In the hustle and bustle of everday life, obtaining the correct number of contact hours for licensure and recertification can get pushed to the bottom of the 'to-do' list. If you’re anything like me, when license renewal time comes around, it’s a bit of a scramble to get organized and count up the number of hours I’ve accumulated since my last renewal and figure out how and when I’ll finish up in time.
Since launching NursingCenter’s new CE Connection, we’ve had the opportunity to bundle topical collections of continuing education articles and made them available at a discounted price. So far we’ve put together a collection around Understanding BRCA and Cancer Risk (9.9 contact hours for $24.99) and one on Caring For Veterans Suffering from War-Related Injuries (11.4 contact hours for $28.99). I’m working on some more of these collections, but would like to best meet your needs! So, please let me know – what types of collections would be of interest to you? Is there a certain clinical topic or patient population that you’d like me to address?
Also, are there any special requirements for your state or your certification? For example, New Jersey now requires at least one hour of continuing education related to organ and tissue donation and recovery. We will do our best to keep you informed based on your profile selections on Lippincott's NursingCenter.com. If you’re not yet a member, you can certainly join now – it’s free!
We want to help you keep up with your requirements – please let us know your needs by leaving a comment or you can always email me at firstname.lastname@example.org.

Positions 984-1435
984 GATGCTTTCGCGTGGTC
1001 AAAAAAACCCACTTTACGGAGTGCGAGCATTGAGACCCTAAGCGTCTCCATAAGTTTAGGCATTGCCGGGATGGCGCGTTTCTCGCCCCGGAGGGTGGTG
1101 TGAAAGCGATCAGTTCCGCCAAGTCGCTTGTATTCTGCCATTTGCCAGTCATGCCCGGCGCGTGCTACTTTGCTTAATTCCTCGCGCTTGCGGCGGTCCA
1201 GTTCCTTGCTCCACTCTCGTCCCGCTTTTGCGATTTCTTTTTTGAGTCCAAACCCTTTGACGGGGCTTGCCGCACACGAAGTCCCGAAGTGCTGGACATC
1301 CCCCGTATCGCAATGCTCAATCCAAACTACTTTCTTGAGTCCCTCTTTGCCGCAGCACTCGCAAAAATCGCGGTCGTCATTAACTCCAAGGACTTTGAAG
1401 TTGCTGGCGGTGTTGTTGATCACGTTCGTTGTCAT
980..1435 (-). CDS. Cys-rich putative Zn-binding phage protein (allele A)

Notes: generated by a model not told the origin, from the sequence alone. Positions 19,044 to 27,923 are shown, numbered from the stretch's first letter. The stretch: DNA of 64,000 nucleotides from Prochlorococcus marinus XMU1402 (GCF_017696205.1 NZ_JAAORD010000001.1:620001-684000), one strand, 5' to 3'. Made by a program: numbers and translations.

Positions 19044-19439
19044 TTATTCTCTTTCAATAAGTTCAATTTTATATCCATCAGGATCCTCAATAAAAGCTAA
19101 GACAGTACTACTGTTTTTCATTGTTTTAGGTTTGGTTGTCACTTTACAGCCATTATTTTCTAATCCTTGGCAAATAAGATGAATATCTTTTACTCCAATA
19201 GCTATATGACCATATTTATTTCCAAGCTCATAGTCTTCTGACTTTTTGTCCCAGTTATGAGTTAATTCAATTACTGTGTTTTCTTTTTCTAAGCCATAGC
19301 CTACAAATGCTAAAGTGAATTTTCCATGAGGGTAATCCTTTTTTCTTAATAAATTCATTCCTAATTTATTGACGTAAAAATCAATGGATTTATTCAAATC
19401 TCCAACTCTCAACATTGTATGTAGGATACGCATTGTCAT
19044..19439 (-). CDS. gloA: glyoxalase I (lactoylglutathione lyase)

Unfortunately, as healthcare providers, we must be prepared to intervene during emergencies that we would never imagine. The bombings at the Boston Marathon have left me with a heavy heart, yet I am inspired by the stories of heroism that have resulted. My thoughts and prayers go out to all those impacted by this tragedy.
When a traumatic event occurs, I tend to immerse myself in information – not so much the media details surrounding the event, but in the human stories, especially about the “helpers” that I’ve been reading so much about over the last few days. We have several articles related to emergency preparedness that may give you some insight and confidence that you are the nurse that would be using your skills to care for the injured with expertise and compassion.
Dealing with Disaster
Nursing Management, July 2007
Disaster preparedness: Are you ready?
Men in Nursing, June 2007
Emergency Department Response to Terrorism
Topics in Emergency Medicine, March 2005
Sending heartfelt wishes to those affected by the events of this week. Many thanks to the first responders for their swift action and to those who continue to care for the injured.